Defendant moves to dismiss this action pursuant to Rule 12(b)(1) of the Federal Rules of Civil Procedure because the court lacks jurisdiction over the subject matter of the action. (Filing No. 9.) The court agrees with Defendant and, for the reasons discussed below, it will dismiss this matter.

A. Standard for Dismissal

The burden of establishing subject matter jurisdiction falls on the plaintiff. Jones v. Gale, 470 F.3d 1261, 1265 (8th Cir. 2006). A party challenging subject matter jurisdiction under Rule 12(b)(1) may mount either a facial or factual attack to the court's jurisdiction. Id. at 729-31. On a facial attack, the court limits its consideration to the allegations of the complaint. Id. at 729. On a factual attack, the court may consider matters outside of the pleadings that relate to the existence of subject matter jurisdiction without converting the motion to one for summary judgment. Id. Here, Defendant has offered the declaration of Sheila Fant (Filing No. 10-1) in support of its Motion to Dismiss. Thus, it has raised a factual attack because it has relied on matters outside the pleadings.

B. Discussion

Defendant argues that this court lacks subject-matter jurisdiction to consider this case because Rosberg did not submit an administrative tort claim to the USDA concerning the incident out of which his claim arose. (Filing No. 11 at CM/ECF p. 8.) Rosberg did not respond to Defendant's argument or, more generally, the Motion to Dismiss.

The Federal Tort Claims Act at Title 28 U.S.C. § 2675 provides in part:

An action shall not be instituted upon a claim against the United States for money damages for injury or loss of property or personal injury or death caused by the negligent or wrongful act or omission of any employee of the Government while acting within the scope of his office or employment, unless the claimant shall have first presented the claim to the appropriate Federal agency and his claim shall have been finally denied by the agency in writing and sent by certified or registered mail. The failure of an agency to make final disposition of a claim within six months after it is filed shall, at the option of the claimant any time thereafter, be deemed a final denial of the claim for purposes of this section....

28 U.S.C. § 2675(a). Stated another way, the Federal Tort Claims Act bars claimants from bringing suit in federal court until they have exhausted their administrative remedies. McNeill v. United States, 508 U.S. 106, 110-12 (1993) ("The most natural reading of [section 2675(a)] indicates that Congress intended to require complete exhaustion of Executive remedies before invocation of the judicial process.").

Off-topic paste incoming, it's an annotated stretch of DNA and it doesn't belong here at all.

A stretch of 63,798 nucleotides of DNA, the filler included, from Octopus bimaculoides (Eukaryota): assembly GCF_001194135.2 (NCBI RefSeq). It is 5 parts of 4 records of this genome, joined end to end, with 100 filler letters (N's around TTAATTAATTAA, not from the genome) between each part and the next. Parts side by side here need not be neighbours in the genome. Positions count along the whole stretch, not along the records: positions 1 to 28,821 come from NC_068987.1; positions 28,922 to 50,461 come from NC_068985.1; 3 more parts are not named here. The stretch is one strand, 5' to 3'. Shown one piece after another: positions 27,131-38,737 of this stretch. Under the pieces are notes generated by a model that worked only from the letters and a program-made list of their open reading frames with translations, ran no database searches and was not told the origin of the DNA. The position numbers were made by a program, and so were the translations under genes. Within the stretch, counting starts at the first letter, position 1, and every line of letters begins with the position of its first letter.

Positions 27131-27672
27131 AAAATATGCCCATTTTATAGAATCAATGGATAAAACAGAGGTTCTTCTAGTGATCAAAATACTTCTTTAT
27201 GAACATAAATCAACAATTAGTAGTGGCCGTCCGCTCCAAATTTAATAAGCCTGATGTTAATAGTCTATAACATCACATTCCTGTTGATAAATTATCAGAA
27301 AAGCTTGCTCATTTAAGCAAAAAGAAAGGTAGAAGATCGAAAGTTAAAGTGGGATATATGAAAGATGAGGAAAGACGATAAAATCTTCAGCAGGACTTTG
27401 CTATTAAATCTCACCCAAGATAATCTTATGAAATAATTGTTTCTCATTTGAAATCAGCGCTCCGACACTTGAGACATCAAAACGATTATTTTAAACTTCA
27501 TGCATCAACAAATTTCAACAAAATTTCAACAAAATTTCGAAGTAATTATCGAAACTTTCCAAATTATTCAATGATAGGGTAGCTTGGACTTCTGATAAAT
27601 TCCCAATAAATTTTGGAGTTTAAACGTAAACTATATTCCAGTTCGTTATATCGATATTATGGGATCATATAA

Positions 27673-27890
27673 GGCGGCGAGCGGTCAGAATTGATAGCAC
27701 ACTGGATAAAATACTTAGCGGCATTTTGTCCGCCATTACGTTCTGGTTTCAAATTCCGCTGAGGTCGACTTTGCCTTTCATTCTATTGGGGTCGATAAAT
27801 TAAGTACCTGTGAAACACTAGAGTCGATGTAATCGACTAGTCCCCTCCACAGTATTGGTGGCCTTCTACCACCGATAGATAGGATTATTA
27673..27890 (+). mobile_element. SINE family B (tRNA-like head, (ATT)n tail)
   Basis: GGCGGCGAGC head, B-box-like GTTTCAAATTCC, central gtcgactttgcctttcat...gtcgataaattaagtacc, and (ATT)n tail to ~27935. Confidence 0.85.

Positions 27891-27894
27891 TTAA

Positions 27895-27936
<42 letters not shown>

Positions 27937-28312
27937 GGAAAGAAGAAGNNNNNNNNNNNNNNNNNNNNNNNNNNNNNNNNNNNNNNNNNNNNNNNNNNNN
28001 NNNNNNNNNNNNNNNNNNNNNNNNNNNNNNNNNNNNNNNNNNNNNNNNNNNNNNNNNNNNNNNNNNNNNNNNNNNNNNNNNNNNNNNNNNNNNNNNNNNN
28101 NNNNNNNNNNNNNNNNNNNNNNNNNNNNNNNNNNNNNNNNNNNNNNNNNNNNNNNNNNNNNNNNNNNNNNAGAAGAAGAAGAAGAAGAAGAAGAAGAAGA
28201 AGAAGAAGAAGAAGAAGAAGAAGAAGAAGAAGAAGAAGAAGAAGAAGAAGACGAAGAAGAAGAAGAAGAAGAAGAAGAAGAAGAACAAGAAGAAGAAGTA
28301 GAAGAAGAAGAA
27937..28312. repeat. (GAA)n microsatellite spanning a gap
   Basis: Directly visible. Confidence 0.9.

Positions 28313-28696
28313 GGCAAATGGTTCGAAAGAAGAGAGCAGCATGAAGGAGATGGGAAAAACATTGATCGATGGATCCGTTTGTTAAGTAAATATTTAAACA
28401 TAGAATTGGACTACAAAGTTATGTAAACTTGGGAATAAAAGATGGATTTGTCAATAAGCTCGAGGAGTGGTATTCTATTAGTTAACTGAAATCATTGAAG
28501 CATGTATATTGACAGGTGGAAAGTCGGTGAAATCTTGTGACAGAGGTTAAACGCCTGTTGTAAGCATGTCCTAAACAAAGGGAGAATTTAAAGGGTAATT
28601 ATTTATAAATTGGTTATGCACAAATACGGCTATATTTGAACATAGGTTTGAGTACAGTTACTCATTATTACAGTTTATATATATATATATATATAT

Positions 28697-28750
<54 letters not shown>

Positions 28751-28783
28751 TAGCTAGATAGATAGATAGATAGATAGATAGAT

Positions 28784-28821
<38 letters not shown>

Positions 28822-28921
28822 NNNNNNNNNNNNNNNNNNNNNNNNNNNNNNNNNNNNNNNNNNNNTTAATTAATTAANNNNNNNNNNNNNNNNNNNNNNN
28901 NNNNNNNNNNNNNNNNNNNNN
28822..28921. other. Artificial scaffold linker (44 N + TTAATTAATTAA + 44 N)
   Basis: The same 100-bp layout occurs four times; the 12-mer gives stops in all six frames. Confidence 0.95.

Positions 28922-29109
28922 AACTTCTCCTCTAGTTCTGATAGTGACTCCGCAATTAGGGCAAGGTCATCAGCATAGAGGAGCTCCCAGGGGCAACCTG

Here, Rosberg does not allege that he complied with the administrative requirements of the Federal Tort Claims Act prior to filing this action. Moreover, once the issue of the court's subject-matter jurisdiction was raised by Defendant, Rosberg made no attempt to establish that this court has subject-matter jurisdiction over this action. See Jones, 470 F.3d at 1265 ("A plaintiff has the burden of establishing subject matter jurisdiciton."). In addition, Defendant submitted the declaration of Sheila Fant, whose job responsibilities include coordinating the receipt and consideration of administrative tort claims filed with the USDA pursuant to the Federal Tort Claims Act. (Filing No. 10-1 at CM/ECF p. 1.) Sheila Fant declared that she searched for any administrative tort claims filed by Rosberg, his wife, or on behalf of his meat processing facility, and found none. ( Id. ) For these reasons, the court finds that it lacks subject matter jurisdiction over this matter. Accordingly, the court will dismiss this case without prejudice.

IT IS THEREFORE ORDERED that:

1. The clerk's office is directed to update the Docket Sheet to reflect that the United States of America is the sole Defendant in this matter.

2. Rosberg's "Motion to Transfer Case Back to Cedar County" (Filing No. 7) is denied.

3. Defendant's Motion to Dismiss (Filing No. 9) is granted.

4. Rosberg's Complaint is dismissed in its entirety without prejudice.

5. A separate judgment will be entered in accordance with this Memorandum and Order.